When I wrote this piece originally it had been on my mind for awhile. The idea that fiction is a fairly distorted way of experiencing reality. Not saying that’s a bad thing, by distorting certain aspects of what is real other points can be more easily framed and foregrounded. Complex emotional ideas that usually get swept under the rug in reality can take centre stage or we can just enjoy the fact that our heroes are all but indestructible due to plot armour.
However one way that fiction consistently distorts is that regardless of the medium stories have this tendency to lead the audience into thinking the problem (whatever it is) has a solution. It isn’t that every fictional problem is always solved neatly or easily, but there is almost always a forward motion in stories and usually this is built around characters advancing towards that final solution whether they ultimately achieve it or not.
And while certainly a non-defeatist attitude or a desire to be proactive might be admirable personality traits, hopeless optimism that everything could be solved is probably not. When we think about some of the situations anime protagonists are faced with and yet mostly they still say cheesy lines like:
I mean, they are wonderfully inspiring quotes that make you feel you can get out there and accomplish anything you put your mind to. But they don’t really deal with the reality most people face everyday. Changing things is sometimes not a matter of having courage but one of opportunity and those are few and far between.
And sometimes you could try as hard as you like but without others being on board you may not succeed. Also, sometimes you don’t have endless chances to try once more. Sometimes you’ve tried and failed and that ship has sailed off into the sunset when you were not on board (I do mean a metaphoric ocean going vessel here and not a relationship).
That isn’t to say that there aren’t characters out there expressing a more down to earth view of things.
However, that is why Kunikida is not the main character of Bungo Stray Dogs. He can’t be a main character with that kind of attitude. He exists to be a voice of logic or reason that others (those who will be the main character of their story) fight to overcome. In truth, he is directly positioned to be seen as unhelpful and negative at times and as the person who has a defeatist attitude. Comparing him to Atsushi (who is actually the main character of Bungo Stray Dogs for some reason), Kunikida is smarter, more focussed, and infinitely more talented. And yet it is Atsushi’s never say die and charge into the den of your enemy approach that ultimately saves the day in the final fights though there is a lot of giving up at smaller challenges earlier in the season (what exactly did Kunikida do for the entirety of season 2?).
Then we have Hachiman from My Teen Romantic Comedy SNAFU. From a casual observation he flies in the face of every other protagonist out there. He is the star of his show and carries with him a negative and self-destructive mantle that he absolutely refuses to change.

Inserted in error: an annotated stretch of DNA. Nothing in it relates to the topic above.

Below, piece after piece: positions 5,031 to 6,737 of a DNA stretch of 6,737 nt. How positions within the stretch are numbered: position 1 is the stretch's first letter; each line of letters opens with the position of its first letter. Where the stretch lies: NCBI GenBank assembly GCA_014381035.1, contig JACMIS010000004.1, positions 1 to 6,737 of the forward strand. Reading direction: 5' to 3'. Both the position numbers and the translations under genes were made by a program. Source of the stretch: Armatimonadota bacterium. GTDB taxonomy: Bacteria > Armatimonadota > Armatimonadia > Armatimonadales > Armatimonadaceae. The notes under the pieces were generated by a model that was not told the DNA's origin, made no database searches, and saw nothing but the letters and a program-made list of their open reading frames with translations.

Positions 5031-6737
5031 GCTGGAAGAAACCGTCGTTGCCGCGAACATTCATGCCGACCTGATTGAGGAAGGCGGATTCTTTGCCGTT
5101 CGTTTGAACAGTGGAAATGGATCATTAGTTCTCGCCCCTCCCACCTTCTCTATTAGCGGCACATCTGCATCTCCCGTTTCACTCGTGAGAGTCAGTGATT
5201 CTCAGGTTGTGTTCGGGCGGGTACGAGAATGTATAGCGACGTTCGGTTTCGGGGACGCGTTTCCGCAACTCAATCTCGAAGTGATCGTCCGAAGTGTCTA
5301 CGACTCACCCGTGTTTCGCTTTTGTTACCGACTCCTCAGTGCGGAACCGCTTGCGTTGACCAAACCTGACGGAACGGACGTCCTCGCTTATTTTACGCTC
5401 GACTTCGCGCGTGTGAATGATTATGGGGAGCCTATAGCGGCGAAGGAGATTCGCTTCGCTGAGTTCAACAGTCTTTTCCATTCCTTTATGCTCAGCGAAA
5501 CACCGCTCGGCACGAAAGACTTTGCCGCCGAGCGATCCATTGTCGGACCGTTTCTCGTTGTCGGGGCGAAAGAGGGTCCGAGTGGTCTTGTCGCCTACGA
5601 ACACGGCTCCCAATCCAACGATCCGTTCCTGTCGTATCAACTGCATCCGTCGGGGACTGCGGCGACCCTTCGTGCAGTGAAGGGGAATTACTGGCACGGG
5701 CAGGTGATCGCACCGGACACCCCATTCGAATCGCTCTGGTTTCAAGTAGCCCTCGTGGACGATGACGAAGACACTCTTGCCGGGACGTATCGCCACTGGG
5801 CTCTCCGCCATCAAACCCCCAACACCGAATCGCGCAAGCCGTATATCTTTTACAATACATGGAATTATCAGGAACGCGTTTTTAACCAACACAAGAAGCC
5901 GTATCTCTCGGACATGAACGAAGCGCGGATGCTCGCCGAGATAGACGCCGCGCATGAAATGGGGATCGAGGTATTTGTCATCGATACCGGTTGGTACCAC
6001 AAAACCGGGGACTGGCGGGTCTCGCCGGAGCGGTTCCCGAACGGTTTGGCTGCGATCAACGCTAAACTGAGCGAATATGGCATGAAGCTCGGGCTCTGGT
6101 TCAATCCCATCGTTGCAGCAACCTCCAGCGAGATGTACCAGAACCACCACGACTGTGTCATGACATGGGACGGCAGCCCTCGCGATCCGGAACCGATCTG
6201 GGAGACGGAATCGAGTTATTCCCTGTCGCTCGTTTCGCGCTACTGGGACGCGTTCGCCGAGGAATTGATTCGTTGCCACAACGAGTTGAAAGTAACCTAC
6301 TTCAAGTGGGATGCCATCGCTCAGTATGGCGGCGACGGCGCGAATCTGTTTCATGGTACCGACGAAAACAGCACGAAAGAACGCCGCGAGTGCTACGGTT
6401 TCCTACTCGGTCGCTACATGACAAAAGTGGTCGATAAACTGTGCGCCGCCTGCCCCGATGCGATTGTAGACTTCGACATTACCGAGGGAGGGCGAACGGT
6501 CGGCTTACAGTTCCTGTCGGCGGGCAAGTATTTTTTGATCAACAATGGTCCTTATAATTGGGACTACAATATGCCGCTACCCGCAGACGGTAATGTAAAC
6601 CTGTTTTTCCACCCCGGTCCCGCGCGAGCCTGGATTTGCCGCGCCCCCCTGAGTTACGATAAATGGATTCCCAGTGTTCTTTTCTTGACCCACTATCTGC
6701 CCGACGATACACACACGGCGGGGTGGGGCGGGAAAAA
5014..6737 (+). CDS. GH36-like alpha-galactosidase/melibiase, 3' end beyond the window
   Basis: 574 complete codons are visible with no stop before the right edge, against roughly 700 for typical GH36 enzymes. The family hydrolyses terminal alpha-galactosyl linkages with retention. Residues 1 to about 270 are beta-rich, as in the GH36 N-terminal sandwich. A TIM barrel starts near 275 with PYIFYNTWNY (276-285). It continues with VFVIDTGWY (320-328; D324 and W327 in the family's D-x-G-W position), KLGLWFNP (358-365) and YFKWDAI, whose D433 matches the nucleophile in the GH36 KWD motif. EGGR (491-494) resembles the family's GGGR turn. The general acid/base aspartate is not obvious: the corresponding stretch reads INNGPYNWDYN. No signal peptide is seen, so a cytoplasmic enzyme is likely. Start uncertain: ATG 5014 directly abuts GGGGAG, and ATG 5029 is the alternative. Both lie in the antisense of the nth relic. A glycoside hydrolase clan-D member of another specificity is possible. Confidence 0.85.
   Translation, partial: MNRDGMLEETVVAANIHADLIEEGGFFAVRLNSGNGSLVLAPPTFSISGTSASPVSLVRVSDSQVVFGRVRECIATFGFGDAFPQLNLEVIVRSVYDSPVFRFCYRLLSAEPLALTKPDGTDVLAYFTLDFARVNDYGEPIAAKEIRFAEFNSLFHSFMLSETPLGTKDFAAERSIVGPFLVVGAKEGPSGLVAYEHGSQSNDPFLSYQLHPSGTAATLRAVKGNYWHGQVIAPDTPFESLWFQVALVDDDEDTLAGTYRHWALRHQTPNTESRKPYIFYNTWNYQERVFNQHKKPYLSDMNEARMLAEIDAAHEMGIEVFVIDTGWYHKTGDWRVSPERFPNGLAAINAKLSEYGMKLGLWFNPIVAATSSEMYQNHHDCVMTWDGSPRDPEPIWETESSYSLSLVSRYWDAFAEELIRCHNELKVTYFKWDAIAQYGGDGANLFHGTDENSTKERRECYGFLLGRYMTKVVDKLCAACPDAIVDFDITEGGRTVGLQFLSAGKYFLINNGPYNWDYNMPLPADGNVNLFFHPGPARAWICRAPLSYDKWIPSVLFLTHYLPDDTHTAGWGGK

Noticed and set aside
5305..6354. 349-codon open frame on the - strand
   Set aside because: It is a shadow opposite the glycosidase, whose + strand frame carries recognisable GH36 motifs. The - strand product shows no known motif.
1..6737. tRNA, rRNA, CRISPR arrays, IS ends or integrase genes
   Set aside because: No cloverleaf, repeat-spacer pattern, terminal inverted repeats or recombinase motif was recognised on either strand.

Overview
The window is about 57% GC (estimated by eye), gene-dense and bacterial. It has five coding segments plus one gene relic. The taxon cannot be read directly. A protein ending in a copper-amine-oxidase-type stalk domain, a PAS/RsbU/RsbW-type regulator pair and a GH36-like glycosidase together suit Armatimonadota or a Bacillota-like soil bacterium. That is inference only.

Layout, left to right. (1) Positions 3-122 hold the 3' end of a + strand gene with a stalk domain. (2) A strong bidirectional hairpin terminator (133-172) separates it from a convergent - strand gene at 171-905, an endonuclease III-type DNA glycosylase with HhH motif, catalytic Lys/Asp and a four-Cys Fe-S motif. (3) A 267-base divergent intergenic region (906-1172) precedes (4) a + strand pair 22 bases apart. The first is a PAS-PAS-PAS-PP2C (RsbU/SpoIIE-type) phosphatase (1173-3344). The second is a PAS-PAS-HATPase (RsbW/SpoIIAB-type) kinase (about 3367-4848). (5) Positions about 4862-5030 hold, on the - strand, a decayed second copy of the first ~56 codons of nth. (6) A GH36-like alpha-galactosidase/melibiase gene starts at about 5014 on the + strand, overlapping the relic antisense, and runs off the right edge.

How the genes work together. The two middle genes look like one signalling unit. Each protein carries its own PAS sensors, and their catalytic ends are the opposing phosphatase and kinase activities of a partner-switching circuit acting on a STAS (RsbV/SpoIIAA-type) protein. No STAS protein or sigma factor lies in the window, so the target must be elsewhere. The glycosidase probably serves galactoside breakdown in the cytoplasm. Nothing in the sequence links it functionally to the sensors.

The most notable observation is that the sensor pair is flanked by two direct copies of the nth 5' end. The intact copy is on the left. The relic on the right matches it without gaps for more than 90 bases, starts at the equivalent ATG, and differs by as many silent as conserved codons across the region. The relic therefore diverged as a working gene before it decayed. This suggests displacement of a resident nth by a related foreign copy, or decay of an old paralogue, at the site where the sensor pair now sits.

He doesn’t want to change, he doesn’t see his personality as a problem, and has more or less given up on expecting anything from the world. Yet then we look at the plot structure of this story. Almost every episode (or arc as some go over multiple episodes) deal with Hachiman having to address a problem and solve it. He may whinge, drag his feet, and act indifferent but even though his solution is unconventional and usually leaves him burned, the fact remains that he continues to act on behalf of others to bring problems to a solution.
The one problem that he refused to address is the problem everyone else in the series is forced to address and that is his own anti-social attitude which as he points out probably isn’t that big of an issue given he’s hardly the first teenager to go through high-school without friends. It becomes an issue though when it becomes apparent that a lot of what he says is an outer facade rather than his true feelings.
And then of course we have Kirito from SAO who faced a problem so extreme that even with a never say die attitude and you never know until you try still couldn’t win so broke the game. While there might be a touching message about the power of emotions and desire the reality of that situation wasn’t just distorted it was completely thrown out the window for narrative convenience. Of course, any other ending wouldn’t have really worked at that point so we’ll just go along with it.
Fiction is a mirror for the world but it isn’t a true reflection and this is seen clearly in this idea of solving problems. Some things once broken can’t be fixed. Others require a work around, acceptance, or sometimes a tactical withdrawal (otherwise known as running away with purpose). And while all these ideas appear in stories, the overwhelming majority of fiction has a protagonist confronting a problem (regardless of what that problem might be) and in some way dealing with that problem (even if the protagonist ultimately does not succeed).
What do you think about fiction and how it constructs reality? What are some of your favourite quotes from anime protagonists as they go to confront overwhelming danger? Let me know your thoughts in the comments below.
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BUNGO STRAY DOGS – SEASON ONE